On Writing, Ranée

Cosmic Dancer

I danced myself right out the womb
Is it strange to dance so soon?
— Marc Bolan

Ever since I can remember, there was music in my life—Mom singing me nursery rhyme songs or dancing around the house to one of her favorite tunes, Dad making up silly (sometimes dirty) little ditties or playing his records, the Pittsburgh Oldies station, 3WS, playing every time we went somewhere in the car. That exceptional early exposure to and shared passion for music left an indelible impact on me. I grew to love music just as much as I loved stories and, just like stories, music has ever been my muse, my outlet, and my savior.

You know that scene in Guardians of the Galaxy where Starlord presses play on his Walkman and dances and lip syncs to “Come and Get Your Love” by Redbone? Yeah, that’s me. When I was a kid, I used to dress up, pop a cassette tape into my purple boombox, grab a brush to serve as my makeshift microphone, and lip sync to Jem and the Holograms songs. As a teenager, I performed in choral groups and a musical, knew all the words to pop songs on the radio (even the ones I couldn’t stand and, yes, I always sang along), and made dozens of mix tapes and CDs. Even now, I have songs that resonate with me so much that I consider them theme songs, everything that I write has its own soundtrack, I have something of an obsession with vinyl records, and I have loads of playlists on my phone for everything from workouts to my quasi-pyromania. It was music that brought my husband and I together. I met him at a bar in Kent, Ohio the summer after I completed my master’s degree. He drove me back to my car and we sang along with the radio and in that moment, I felt more comfortable with him than I had with anyone I’d met in the entire two years I’d spent in my program. This is all to say that I truly think my musically obsessed nerdom might be at the Rob Fleming level.

At one point in High Fidelity, a depressed Rob wonders “Which came first, the music or the misery?” It’s a chicken and egg question really and I totally get what Hornby (through Rob) was saying about the power of music. It affects my emotions like nothing else, amplifying or altering my mood far more than any drug ever has. That power was never more evident to me than when I began to heal.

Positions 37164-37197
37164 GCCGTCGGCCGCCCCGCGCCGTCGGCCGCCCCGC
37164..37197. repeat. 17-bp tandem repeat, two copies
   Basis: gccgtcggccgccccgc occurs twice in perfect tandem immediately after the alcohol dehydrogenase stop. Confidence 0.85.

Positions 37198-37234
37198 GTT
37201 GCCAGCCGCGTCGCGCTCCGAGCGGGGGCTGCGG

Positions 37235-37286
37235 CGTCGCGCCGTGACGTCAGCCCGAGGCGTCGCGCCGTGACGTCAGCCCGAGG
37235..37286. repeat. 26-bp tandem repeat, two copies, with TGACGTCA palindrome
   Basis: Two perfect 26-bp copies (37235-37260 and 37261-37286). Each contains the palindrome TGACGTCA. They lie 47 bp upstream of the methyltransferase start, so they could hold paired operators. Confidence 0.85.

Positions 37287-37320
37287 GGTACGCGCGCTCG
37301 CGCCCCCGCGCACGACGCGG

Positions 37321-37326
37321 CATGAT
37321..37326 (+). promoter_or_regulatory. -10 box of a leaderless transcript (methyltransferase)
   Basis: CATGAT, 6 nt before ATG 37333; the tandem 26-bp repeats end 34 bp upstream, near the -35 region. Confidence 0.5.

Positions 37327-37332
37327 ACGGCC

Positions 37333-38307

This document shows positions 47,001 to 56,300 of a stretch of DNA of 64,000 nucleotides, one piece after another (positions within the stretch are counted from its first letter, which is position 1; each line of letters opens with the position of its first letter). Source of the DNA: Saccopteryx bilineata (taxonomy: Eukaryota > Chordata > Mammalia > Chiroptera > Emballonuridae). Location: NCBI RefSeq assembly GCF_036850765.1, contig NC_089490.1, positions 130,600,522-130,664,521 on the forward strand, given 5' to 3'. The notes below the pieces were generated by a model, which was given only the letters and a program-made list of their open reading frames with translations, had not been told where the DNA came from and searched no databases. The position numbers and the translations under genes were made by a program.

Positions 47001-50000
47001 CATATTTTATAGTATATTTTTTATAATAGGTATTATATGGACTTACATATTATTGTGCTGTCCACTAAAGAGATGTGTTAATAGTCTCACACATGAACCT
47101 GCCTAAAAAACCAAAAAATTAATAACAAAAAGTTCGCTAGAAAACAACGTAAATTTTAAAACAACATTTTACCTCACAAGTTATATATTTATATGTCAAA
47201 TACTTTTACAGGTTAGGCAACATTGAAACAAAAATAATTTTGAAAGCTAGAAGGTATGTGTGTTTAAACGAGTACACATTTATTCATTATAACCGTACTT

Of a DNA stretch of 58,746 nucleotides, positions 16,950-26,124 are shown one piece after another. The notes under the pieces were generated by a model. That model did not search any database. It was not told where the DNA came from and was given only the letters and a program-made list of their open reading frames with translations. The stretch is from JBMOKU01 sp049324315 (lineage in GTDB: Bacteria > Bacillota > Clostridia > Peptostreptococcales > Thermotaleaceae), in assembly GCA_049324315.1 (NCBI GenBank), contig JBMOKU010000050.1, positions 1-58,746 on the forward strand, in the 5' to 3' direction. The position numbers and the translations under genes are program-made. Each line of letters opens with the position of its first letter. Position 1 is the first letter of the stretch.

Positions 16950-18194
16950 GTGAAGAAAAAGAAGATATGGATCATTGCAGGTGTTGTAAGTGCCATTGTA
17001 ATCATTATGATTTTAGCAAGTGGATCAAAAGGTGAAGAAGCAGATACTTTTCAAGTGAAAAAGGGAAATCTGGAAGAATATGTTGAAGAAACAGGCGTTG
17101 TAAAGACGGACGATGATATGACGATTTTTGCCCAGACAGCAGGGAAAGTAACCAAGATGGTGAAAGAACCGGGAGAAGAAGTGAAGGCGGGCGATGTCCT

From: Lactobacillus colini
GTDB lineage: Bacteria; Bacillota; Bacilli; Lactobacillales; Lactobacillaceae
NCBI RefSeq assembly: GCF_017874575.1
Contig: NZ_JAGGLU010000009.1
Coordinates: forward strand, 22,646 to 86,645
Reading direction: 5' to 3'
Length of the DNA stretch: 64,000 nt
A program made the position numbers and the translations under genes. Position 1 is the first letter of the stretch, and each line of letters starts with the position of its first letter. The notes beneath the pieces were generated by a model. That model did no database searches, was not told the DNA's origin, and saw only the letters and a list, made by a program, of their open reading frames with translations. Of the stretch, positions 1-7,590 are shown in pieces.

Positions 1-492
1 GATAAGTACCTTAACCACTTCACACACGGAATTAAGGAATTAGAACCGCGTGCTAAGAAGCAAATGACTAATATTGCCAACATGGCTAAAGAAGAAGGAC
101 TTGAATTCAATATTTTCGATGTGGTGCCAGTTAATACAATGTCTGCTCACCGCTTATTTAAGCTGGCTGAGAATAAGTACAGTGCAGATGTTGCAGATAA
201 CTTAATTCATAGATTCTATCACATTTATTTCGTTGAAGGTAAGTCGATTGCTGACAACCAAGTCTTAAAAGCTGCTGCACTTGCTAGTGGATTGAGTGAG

I became depressed back in high school and it stayed with me for decades, festering. Music, like writing, became my solace; it helped me to both embrace my bad feelings (acknowledge them) and escape them. I would write about what I felt, what I experienced, because I didn’t believe that I could or should talk about it. It was a lot of very dark, moody, material, reminiscent of E. A. Poe’s gory, weird tales of horror. I would also write what I wished that I felt, what I hoped that my life might be like, creating characters who talked with each other about what they were feeling, tried to help one another heal, and showed each other love. At some point, the music, like my writing, began to fade. If depression hadn’t made me such an utter zombie, I would’ve seen that as a clear sign that things had gone way too far.

Then one day, I walked into this little record store at the mall where my husband had shopped a few times before, intending only to buy him a record or two as a birthday gift, but as I strolled around the store, browsing the racks, something strange happened. I saw albums and artists that I’d grown up listening to and it began to rekindle my lost love. I hadn’t owned or even really listened to a record since I was a kid, but when my fingers flipped through the “R”s in the Rock/Pop section and found that rather worn copy of Lou Reed’s Transformer, I felt compelled to buy it because it was mine, it belonged to me. When I brought that record home, put it on the turntable, pressed play, and heard the opening guitar riff of “Vicious” issue from the speakers, I was transformed. From that moment on, music, followed closely by writing, re-entered my life again in earnest, turning up the volume on my emotional and psychological healing. It was no accident that I found that record that day. Music and writing are a vital part of my self, my soul; without them, I withered and when I found them again, I began to bloom. They were my voice when I had none and they helped me to finally find my own.

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